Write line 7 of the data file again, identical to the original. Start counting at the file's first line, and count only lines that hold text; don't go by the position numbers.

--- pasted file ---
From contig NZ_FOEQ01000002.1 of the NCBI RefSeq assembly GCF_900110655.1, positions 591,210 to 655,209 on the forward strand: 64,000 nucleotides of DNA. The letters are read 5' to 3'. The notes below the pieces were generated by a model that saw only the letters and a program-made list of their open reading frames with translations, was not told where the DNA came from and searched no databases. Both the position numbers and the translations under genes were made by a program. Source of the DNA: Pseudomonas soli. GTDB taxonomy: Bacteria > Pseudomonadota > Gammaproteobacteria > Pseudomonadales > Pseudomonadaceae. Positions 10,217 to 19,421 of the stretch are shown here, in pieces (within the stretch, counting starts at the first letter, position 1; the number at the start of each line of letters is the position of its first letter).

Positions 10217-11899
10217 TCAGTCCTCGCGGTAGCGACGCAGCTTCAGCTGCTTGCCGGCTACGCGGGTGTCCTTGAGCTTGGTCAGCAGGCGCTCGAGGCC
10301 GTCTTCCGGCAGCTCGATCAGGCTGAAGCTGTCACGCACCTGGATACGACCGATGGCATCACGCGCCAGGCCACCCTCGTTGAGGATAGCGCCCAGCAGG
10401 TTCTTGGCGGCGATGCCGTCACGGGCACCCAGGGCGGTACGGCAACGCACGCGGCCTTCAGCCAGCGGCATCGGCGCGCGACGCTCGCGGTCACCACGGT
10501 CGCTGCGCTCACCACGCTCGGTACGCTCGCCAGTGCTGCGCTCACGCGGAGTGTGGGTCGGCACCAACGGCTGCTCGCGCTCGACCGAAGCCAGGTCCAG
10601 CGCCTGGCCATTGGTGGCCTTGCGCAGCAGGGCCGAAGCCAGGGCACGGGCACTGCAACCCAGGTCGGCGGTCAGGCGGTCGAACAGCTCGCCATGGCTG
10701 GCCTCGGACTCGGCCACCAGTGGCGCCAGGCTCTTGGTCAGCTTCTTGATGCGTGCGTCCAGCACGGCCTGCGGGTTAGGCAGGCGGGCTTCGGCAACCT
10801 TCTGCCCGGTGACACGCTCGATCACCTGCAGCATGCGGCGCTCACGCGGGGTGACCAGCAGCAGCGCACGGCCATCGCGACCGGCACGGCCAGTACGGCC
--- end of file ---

10601 CGCCTGGCCATTGGTGGCCTTGCGCAGCAGGGCCGAAGCCAGGGCACGGGCACTGCAACCCAGGTCGGCGGTCAGGCGGTCGAACAGCTCGCCATGGCTG